Four U.S. states with highest railroad trespasser strikes revealed in FRA report

Posted: 7 February 2020 | | No comments yet

California, New York, Florida, and Texas have been named in a Federal Railroad Administration (FRA) report as having the highest number of fatal railroad trespasser strikes between 2012 and 2017.

railroad trespasser

Released in January 2020, the FRA report provides a summary of FRA trespasser strike data between 2012–2017, including intentional (suicide) and accidental or inconclusive (non-suicide) fatalities on rights-of-way (ROWs).

The results of the analysis show that California, New York, Florida, and Texas consistently had the highest number of fatal trespasser strikes, regardless of intent. Fatal suicide strikes most often occur during the spring, while non-suicides occur most often in the summer. Suicides tend to take place during later evening hours (20:00 to 12:00) on both weekdays and weekends, while non-suicides tend to occur during weekday evening commute hours (16:00 to 20:00), and during early morning hours on weekends (12:00 to 4:00).

The analysis revealed that individuals are most likely to be between age 15 and 34 for all fatal strikes and, at the time of the strike, fatal suicides most often involve an individual lying down, while for non-suicides, individuals are most often walking/stepping. Suicides and non-suicide strikes both involve freight trains more often than passenger trains.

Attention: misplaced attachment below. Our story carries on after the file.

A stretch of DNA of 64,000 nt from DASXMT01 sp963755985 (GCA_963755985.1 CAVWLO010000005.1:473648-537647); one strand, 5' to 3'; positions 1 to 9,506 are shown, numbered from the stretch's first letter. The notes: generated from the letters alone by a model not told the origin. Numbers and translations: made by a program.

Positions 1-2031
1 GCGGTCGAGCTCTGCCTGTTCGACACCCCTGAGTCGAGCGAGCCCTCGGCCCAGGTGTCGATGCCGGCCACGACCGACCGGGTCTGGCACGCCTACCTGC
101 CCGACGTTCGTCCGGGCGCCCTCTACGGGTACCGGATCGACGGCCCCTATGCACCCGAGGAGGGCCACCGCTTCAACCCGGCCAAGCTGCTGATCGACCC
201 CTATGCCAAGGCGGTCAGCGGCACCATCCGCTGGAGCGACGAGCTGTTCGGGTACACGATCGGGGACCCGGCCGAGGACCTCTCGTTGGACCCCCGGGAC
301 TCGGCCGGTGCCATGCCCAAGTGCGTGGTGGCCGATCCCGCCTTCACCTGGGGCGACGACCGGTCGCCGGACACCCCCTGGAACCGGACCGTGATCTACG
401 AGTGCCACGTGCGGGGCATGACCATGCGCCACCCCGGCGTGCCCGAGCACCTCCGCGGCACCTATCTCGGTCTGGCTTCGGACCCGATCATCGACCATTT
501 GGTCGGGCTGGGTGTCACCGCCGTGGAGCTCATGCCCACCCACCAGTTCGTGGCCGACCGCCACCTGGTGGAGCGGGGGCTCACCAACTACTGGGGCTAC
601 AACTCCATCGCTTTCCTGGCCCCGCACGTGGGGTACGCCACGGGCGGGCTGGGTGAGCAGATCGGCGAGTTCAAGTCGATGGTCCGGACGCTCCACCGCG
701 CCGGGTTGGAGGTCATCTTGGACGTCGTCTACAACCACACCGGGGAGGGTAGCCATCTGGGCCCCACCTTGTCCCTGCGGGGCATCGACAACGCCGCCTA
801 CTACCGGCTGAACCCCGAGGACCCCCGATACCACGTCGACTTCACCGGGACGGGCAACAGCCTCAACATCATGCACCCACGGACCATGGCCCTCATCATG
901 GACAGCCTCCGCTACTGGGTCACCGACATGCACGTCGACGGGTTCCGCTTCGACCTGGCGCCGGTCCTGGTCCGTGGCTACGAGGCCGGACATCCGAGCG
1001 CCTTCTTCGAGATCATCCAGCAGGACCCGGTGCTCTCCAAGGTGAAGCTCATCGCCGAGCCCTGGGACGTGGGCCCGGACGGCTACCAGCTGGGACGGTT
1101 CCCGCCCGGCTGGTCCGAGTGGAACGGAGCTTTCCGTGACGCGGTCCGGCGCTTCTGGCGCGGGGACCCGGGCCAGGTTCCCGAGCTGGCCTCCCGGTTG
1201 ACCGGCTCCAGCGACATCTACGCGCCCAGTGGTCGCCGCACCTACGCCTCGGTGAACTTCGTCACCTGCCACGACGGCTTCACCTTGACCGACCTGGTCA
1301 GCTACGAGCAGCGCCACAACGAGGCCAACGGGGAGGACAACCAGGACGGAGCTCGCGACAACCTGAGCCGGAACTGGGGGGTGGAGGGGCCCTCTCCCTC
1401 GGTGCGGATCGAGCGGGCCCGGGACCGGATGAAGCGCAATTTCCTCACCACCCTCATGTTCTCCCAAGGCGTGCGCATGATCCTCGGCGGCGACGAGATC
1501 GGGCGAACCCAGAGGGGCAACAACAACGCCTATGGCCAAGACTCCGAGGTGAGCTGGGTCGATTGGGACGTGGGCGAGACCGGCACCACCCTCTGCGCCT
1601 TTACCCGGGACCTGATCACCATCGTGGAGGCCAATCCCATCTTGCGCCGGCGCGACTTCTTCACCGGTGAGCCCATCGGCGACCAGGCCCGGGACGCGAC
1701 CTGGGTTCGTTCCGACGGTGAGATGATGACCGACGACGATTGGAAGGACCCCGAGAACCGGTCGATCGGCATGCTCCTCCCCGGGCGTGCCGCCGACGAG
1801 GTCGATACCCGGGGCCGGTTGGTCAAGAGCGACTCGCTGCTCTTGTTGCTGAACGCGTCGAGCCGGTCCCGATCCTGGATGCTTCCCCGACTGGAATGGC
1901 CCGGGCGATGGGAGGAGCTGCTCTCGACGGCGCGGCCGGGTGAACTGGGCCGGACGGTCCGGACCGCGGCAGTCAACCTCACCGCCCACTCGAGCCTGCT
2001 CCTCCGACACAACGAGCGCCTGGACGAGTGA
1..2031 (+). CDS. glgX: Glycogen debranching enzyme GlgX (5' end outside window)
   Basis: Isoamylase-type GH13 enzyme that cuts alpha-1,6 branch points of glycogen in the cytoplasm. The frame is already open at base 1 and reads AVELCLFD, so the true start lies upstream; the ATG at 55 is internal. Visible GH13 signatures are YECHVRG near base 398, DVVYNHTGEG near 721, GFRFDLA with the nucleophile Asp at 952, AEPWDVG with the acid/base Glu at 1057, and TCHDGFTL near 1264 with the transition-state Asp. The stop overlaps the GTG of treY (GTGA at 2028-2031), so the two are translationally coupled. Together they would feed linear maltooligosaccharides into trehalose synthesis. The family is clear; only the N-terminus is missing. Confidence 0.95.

Trespassers on the ROW are defined by the FRA (2011) as, ‘Persons who are on the part of railroad property used in railroad operation and whose presence is prohibited, forbidden, or unlawful’.


The analysis of train strike data provides historical findings to FRA and railroads so they can address the populations and locations most at risk. The findings may also provide value in the development and implementation of strategies to mitigate the number of suicide and non-suicide trespasser strikes that occur on U.S. railways. This analysis also seeks to identify potential limitations that could lead to inconsistencies in the data, such as the number of categories available and the use of definitions.

The FRA’s past efforts to address the problem of people trespassing on railroad property have focused on outreach to the public, railroads, and law enforcement agencies. In its 2018 National Strategy to Prevent Trespassing on Railroad Property report to Congress (National Trespass Strategy), FRA outlined a national, proactive approach to address the root causes of trespassing.

FRA regulations require railroads to report deaths, injuries, and occupational illnesses arising from the operation of a railroad. This reporting requirement includes trespasser casualties.

Trespasser casualties, including intentional acts of suicide, are the “leading cause of rail-related death in the United States” (FRA, 2018). Many of these incidents involved an individual being struck by a train. The impact of these incidents reaches beyond the loss of life: train crews experience trauma; railroads and their surrounding communities experience disrupted service and road closures with an estimated overall economic impact of 4.6 million per incident (FRA, 2018). Many trespasser fatalities are preventable. With a better understanding of how these incidents occur, including the intent of the trespassers involved, railroads can more efficiently and effectively design and implement countermeasures.

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